Togutil people

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Togutil people
Inner Tobelorese / Inner Tobelor people / Tobelo Dalam
Natives of Halmahera Island.jpg
A Togutil man at Halmahera island.
Regions with significant populations
Flag of Indonesia.svg  Indonesia (North Halmahera Regency, North Maluku)
Tobelo language, other North Halmahera languages, Indonesian language
Animism, Christianity, Islam
Related ethnic groups
Tobelo people

The Togutil people (also known as Inner Tobelo [1] ) are an indigenous group with a semi-nomadic lifestyle living in the jungles of Totodoku, Tukur-Tukur, Lolobata, Kobekulo and Buli, North Maluku in the Aketajawe-Lolobata National Park, North Halmahera Regency, North Maluku, Indonesia. [2]

The external ethnonym Togutil is equivalent to the native designations o fongana ma nyawa and o hongana ma nyawa (literally "the forest people"). [3] [4] Their lifestyle is very much dependent on the surroundings of the jungle. Sago is a staple food.

Their settlements are usually in groups of community along river banks. There are about 42 households of Togutil communities that settled along the Dodaga river, while about 500 lived along the Akelamo river. [5] Their houses are made of wood and bamboo with Pelem leaves (a type of Livistona ) as roofing. Generally their houses do not have walls or wooden flooring.

The Togutils are categorized as a separate group of people living in the interiors of north and central Halmahera. The Togutil people use the same language as the Tobelo people that live in the coastal area. Their communities are often categorized as a group of outcasts living in the jungles compared to the Tobelo living in the coastal area. Their physical appearance, especially their facial features and skin tone have a stronger resemblance to the Malay people than of the Tobelo. [6]

According to local legend, the Togutil descend from coastal dwellers who moved to the jungles in order to avoid taxes. In 1915 during rule of the Dutch East Indies, there was an effort to settle them in the countryside of Kusuri and Tobelamo. But because they refused to pay taxes, they returned to the jungles and the settlement effort became a failure. However, there is no evidence to support this account of the Togutil's origins. [7] [8]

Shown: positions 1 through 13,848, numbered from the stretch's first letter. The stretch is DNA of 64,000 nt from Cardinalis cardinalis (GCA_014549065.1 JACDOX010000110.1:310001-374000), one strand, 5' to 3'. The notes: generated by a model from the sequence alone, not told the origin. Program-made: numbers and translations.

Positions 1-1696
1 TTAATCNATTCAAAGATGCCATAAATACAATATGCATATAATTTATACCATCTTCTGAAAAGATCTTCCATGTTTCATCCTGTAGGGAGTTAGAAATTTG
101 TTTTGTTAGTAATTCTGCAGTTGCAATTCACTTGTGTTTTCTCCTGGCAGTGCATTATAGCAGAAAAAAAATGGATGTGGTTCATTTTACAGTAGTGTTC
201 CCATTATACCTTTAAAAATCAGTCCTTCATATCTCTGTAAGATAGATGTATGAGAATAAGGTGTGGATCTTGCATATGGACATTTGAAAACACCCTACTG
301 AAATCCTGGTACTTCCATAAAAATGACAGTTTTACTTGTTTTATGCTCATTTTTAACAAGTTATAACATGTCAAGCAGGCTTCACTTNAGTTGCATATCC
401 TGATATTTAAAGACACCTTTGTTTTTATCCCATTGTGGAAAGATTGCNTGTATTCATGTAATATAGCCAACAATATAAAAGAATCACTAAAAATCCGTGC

Ethnos360 (formally New Tribes Mission) evangelical Christian missionaries planted a church and established a village at Tanjung Lili in eastern North Maluku in 1982. Proselytisation has been largely successful with the mission's converted Togutil leaders continuing the work of the missionary organisation by spreading the Gospel in more remote interior jungle areas. "Today almost all of the people who formerly lived along the Waisango, Lili, and Afu Rivers have converted to Christianity. Virtually all beliefs and practices connected with their previous indigenous cosmology, such as ancestor worship, have been discarded as incompatible with Christianity. Members of the community strongly discourage any attempt to reinitiate these practices, which are now considered to be misguided beliefs that they followed while under the influence of Satan." [9]

An estimated 300 to 500 Togutil are uncontacted, out of a total population of around 3000. The forests in which the uncontacted Togutil live are under threat from nickel mining for the production of electric car batteries. [10] [11]


Some Togutil continue to wear traditional loincloths, although most of them have adopted modern clothing. [12] They are traditionally nomadic hunter-gatherers, hunting wild boar, deer and other animals, as well as fishing and relying on sago palms as their main source of carbohydrates. [10] [12] They also harvest megapode eggs, resins, and antlers to sell to people from the coastal area. There is some horticulture, with bananas, cassava, sweet potatoes, papayas and sugar cane being common crops that can be found in their gardens. However, these gardens are not cultivated intensively owing to the Togutils' semi-nomadic lifestyle. [8]

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  10. 1 2 "The Hongana Manyawa". Survival International . Retrieved 6 April 2023.
  11. "NEWS: Indonesia: Uncontacted tribe being destroyed for electric car batteries". Survival International . 4 April 2023. Retrieved 6 April 2023.
  12. 1 2 Paul Spencer Sochaczewski (2012). An Inordinate Fondness for Beetles. Editions Didier Millet. ISBN   978-981-4385-20-6.